August 16, 2018

7 Tips on Being the Ultimate Professional


Recently, I’ve been hearing about candidates “ghosting” employers — that is, not showing up for interviews or first-day onboarding without notice.

Similarly, recruiters are ghosting job candidates — and have been for quite some time. In fact, some argue that candidates have only started ghosting employers because employers have been ghosting them for years.

Regardless of the trend, you need to be a steadfast professional if you want to stand out during your job search. We live in a world that often rewards lousy behavior — but a candidate like you, a consummate professional among badly behaving coworkers, bosses, and competing job seekers, is someone many companies would love to hire.

Professionalism means more than just dressing the part — although that is certainly important. But true professionalism means demonstrating your value by avoiding irresponsible behaviors.

You’re sure to stand out if you follow these seven tips:

1. Be Forthright

A professional provides direct and honest feedback in all situations. You care about favorable outcomes, and you want your projects to not just meet expectations but exceed them. You ask questions to ensure you understand the  standards and accept responsibility when you fall short of your mark.

2. Be Respectful and Tactful

Even when things are not going in your favor, you treat everyone with respect. Our biases and emotions can often impede our ability to understand and connect with others, but you remain temperate and sincere — even when others fail to reciprocate.

3. Be Unflappable

You respond appropriately — and calmly — to urgent situations and emergency requests. Some people may interpret your lack of stress as a lack of caring — so be sure to share stories that demonstrate how you make a difference by keeping your cool under duress.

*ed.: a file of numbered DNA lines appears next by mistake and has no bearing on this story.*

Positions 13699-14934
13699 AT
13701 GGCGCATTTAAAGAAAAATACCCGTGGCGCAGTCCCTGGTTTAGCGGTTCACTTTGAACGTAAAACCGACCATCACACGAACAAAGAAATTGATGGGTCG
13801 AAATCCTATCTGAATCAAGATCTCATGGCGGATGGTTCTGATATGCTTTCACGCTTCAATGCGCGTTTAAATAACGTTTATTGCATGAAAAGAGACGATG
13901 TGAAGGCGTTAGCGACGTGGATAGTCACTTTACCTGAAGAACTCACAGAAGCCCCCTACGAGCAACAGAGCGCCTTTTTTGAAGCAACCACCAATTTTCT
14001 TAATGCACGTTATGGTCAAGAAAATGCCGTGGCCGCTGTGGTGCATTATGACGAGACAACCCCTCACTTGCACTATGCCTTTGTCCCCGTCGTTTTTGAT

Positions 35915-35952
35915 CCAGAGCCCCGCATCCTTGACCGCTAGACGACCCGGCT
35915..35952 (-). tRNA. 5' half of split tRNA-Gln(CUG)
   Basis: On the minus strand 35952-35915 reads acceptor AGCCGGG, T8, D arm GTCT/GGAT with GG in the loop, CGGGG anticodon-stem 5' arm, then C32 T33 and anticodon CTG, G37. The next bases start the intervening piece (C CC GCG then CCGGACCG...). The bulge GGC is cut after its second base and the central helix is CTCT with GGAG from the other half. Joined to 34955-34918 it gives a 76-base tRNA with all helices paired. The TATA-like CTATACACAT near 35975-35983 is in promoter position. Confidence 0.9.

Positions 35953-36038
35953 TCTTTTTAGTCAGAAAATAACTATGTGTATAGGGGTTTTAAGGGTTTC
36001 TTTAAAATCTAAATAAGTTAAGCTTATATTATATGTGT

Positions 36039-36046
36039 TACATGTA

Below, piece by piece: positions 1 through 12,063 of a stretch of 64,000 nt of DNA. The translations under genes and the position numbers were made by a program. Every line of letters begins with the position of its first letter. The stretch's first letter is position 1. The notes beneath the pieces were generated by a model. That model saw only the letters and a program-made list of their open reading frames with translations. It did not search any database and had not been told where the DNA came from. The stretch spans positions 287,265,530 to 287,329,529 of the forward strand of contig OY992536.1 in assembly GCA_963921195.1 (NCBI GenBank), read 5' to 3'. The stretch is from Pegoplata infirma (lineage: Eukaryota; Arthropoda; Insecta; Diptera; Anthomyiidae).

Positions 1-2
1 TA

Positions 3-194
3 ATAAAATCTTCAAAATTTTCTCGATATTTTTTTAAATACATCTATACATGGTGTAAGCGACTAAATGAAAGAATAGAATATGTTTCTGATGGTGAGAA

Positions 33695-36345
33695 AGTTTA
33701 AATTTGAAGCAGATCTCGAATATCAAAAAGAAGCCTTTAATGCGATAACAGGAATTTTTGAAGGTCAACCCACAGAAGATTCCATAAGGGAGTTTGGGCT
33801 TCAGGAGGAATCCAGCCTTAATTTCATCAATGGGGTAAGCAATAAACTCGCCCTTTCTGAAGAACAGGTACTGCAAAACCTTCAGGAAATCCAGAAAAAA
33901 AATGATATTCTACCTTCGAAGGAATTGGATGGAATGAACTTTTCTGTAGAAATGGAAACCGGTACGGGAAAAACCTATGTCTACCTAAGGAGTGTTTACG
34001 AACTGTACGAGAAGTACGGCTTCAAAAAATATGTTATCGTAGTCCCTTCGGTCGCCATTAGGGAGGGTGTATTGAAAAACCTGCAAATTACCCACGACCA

4. Be Unbiased

One of the hardest things to do is to respond reasonably without bias in all situations, especially to sensitive matters with which you may not have experience. We have all learned a valuable lesson from Papa John’s founder John Schnatter. Don’t be like him.

5. Own It!

Not only is it essential for professionals to own their mistakes, but it is also vital for them to know how their mistakes affect others. People will respect you more if they know you completely understand their pain.

6. Walk the Walk

This attribute of professionalism earns you more respect than all the others. Certainly, it is expected that leaders accept the responsibility to set a good example for others, but it is everyone’s responsibility to set an example for the next person. People will understand why you demand respect by watching your actions.

7. Be Reliable

Reliability earns trust. At a minimum, employers expect your assignments completed in a timely and thorough manner. If you respect everyone’s time by always getting it done when you say you will, you’ll broaden your opportunities dramatically.

That said, it does you no good to be a professional at an unprofessional company. Working for an employer of ill repute will only damage your chances of landing your dream job. Research every company before applying or accepting a job offer — and only join those workplaces that value professionalism just as much as you do.

Mark Anthony Dyson is a career consultant, the host and producer of “The Voice of Job Seekers” podcast, and the founder of the blog by the same name.

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Mark Anthony Dyson is a career consultant, the host and producer of “The Voice of Job Seekers" podcast, and founder of the blog by the same name. Download the podcast on iTunes and many other podcatchers. We are helping the unemployed, underemployed, and underappreciated job seekers find and create a voice through this platform. Follow Mark on: @MarkADyson